On a bustling street in China’s southern boomtown of Shenzhen, more than 30 stores carrying Apple Inc’s iconic white logos peddle pre-orders for the new iPhone, a gadget that has become a status symbol among many better-off Chinese.
Many of the stores look just like Apple’s signature outlets, right down to the sales staff kitted out in blue T-shirts bearing the company’s white logo and the sample iPads and iWatches displayed on sleek wooden tables.
But the world’s second-largest smartphone vendor only has one official store in Shenzhen and five authorized dealers in the area. Most of the stores in the roughly 1 km shopping corridor are unauthorised “fakes” – although they are selling genuine Apple products – and their numbers have mushroomed ahead of the release on Friday of the iPhone 6S and iPhone 6s Plus.
The rapid increase in copycat Apple stores underscores the popularity of the brand in China, where it doubled its revenue in the third quarter from a year earlier to more than $13 billion, and suggests the U.S. tech giant is on course to shrug off weakening consumer spending in its second biggest market.
“There are many Apple fans in China,” said a clerk surnamed Zhao at one of the unauthorised dealers that opened just two weeks ago. “There are many silly people in China who are willing to pay extra money just to get a new iPhone ahead of everyone else.”
Apple routinely grapples with iPhone supply constraints, particularly in years that involve a smartphone re-design.
The latest iteration of the iPhone, featuring larger screens and longer battery life, will only be available on the launch date in China to customers who have reserved online, and the company has said pre-order demand has outstripped supply.
Shenzhen’s unauthorised Apple stores are taking advantage, banking on quick-hit gains from re-selling devices bought via authorised sales channels for as much as double the official price to consumers unwilling to wait weeks for stock to arrive.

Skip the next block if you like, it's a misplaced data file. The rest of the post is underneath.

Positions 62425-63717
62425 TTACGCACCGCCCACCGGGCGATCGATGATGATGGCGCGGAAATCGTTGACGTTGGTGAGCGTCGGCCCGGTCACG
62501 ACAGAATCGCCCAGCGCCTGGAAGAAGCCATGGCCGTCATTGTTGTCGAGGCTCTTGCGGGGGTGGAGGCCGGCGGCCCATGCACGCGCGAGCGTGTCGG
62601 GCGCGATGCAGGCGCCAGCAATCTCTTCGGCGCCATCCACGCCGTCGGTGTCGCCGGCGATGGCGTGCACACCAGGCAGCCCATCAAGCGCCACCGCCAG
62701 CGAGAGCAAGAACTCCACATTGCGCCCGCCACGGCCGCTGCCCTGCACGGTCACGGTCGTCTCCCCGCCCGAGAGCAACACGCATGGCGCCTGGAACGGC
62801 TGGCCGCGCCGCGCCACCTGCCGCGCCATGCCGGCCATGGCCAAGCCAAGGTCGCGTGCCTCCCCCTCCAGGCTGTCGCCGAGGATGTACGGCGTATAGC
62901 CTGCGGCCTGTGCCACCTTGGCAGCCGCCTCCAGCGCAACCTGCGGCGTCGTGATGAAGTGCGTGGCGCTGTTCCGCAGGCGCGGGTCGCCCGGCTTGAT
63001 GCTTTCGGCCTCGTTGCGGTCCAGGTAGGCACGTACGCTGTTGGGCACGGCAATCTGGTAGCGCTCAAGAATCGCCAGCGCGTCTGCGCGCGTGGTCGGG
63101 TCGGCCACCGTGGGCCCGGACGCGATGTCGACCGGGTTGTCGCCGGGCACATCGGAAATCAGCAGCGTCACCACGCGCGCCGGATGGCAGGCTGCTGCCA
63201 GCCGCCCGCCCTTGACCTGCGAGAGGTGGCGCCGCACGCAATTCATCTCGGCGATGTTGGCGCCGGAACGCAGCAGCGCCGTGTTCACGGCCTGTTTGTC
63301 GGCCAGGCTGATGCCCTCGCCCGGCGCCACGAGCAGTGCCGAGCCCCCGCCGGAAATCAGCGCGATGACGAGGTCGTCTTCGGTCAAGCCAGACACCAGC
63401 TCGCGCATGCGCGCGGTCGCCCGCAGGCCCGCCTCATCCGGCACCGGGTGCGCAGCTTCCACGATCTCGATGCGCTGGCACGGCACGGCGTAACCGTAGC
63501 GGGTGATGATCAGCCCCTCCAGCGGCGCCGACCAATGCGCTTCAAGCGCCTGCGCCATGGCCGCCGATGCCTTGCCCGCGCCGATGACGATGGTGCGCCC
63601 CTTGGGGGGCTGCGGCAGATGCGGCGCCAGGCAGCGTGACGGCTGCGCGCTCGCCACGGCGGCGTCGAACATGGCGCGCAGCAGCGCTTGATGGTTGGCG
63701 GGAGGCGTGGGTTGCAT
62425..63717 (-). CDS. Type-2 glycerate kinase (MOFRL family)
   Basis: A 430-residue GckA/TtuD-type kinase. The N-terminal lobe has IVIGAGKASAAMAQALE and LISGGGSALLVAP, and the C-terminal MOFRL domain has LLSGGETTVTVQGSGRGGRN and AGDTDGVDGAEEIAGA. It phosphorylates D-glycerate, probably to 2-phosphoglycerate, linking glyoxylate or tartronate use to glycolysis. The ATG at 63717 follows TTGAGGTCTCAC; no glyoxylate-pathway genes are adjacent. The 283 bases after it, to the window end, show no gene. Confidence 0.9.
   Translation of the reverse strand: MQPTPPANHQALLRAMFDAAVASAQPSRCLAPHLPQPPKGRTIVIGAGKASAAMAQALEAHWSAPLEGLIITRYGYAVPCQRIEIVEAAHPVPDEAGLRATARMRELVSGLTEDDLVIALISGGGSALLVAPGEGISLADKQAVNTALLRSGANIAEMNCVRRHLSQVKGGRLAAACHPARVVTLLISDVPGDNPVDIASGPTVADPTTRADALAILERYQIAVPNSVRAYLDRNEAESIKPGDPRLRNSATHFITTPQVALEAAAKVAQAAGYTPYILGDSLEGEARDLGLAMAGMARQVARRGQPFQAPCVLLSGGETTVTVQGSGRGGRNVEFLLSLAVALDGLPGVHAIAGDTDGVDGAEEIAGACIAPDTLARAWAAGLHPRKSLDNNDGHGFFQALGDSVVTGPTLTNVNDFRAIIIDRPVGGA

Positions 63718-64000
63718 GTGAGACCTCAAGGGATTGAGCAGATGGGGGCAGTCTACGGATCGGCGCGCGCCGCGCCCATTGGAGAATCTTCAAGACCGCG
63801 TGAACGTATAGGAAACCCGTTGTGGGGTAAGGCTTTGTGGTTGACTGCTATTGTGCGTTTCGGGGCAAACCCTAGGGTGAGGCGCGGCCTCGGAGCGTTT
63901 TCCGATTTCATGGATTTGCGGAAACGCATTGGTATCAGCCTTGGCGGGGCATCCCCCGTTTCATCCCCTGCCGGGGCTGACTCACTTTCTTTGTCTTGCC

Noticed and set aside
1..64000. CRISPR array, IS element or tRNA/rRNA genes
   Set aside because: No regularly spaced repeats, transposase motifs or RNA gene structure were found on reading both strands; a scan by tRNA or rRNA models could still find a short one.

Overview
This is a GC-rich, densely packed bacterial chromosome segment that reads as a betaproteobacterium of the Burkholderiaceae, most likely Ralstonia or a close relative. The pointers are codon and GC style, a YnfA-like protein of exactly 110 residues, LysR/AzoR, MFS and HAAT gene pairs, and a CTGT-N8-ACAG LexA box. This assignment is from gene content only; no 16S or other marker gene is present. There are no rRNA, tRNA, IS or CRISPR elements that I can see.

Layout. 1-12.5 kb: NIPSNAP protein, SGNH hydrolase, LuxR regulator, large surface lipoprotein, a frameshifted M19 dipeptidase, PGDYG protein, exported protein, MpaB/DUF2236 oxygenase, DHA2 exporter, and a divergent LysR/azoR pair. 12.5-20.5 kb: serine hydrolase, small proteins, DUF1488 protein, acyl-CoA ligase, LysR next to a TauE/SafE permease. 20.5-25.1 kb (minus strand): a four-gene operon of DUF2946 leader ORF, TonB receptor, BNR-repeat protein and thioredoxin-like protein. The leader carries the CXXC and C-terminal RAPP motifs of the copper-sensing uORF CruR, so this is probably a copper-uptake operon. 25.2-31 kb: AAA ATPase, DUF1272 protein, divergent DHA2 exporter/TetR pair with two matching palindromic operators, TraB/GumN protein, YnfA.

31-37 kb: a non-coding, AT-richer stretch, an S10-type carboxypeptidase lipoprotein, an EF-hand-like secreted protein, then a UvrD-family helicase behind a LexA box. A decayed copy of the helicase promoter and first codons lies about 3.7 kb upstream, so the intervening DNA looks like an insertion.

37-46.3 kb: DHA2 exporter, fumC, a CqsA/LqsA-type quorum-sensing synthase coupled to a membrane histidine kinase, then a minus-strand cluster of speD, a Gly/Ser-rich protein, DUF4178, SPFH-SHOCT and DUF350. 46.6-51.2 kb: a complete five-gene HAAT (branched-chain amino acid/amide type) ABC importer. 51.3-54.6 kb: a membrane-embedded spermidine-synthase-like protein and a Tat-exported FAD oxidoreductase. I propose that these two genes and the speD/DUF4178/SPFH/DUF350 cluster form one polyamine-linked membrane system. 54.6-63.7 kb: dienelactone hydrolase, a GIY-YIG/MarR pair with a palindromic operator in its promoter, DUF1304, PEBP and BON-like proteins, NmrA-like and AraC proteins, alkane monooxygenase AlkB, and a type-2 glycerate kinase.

The fake stores are also taking pre-orders, but say they will have the new phones from Friday.
Several workers at the stores said they were buying iPhone models in China and in overseas markets such as the United States and Hong Kong, from where they would be smuggled across the border into the mainland.
Apple declined to comment on the proliferation of unauthorised stores in China but said it recommended customers to go to its website and buy products from one of the thousands of authorised dealers across the country.
Some analysts said the presence of fake Apple stores could be a good thing for the company as they promote brand awareness in a country that had just 22 Apple stores in the third quarter, with plans to raise that number to 40 by the middle of 2016.
But the widespread unauthorised reselling of even genuine goods can make it harder for companies such as Apple to manage their brands and risks disrupting longer term plans.
Washington has repeatedly pressed China to do more to protect intellectual copyright in the country, a call reiterated by the White House this week as Chinese President Xi Jinping arrived in the United States for a week-long visit.
The fake Apple store model is proving so lucrative it has even spawned a cottage industry servicing such businesses.
Just a stone’s throw from the street of copycat stores, tucked away in a giant tech mall, two shops offer the logos, uniforms, display shelves and shopping bags needed to make an unauthorised outlet feel like a genuine Apple store.
A recent raid by authorities on fake Apple stores has, however, made some cautious. Some shops have blocked signs that read “authorized Apple seller” with promotional banners and covered Apple logos on staff uniforms with stickers, although several vendors said business had not been affected.
Others in the industry said the fake Apple store had become so popular that it was just a matter of time before some shops would be forced to close as the market becomes saturated.
Back at the tech mall, Yang Fei, owner of a shop that helps unauthorized dealers set up specialized cellphone stores, said it might be time for Apple dealers to think about switching to other brands.
“Look at all the shops out there on the street. It would be tough to do the Apple business this year,” she said. “It might be better if you do Huawei.”
Reporting By Yimou Lee; Additional reporting by Venus Wu, Jess Macy Yu and Bobby Yip; Editing by Anne Marie Roantree, Alex Richardson and Stephen Coates)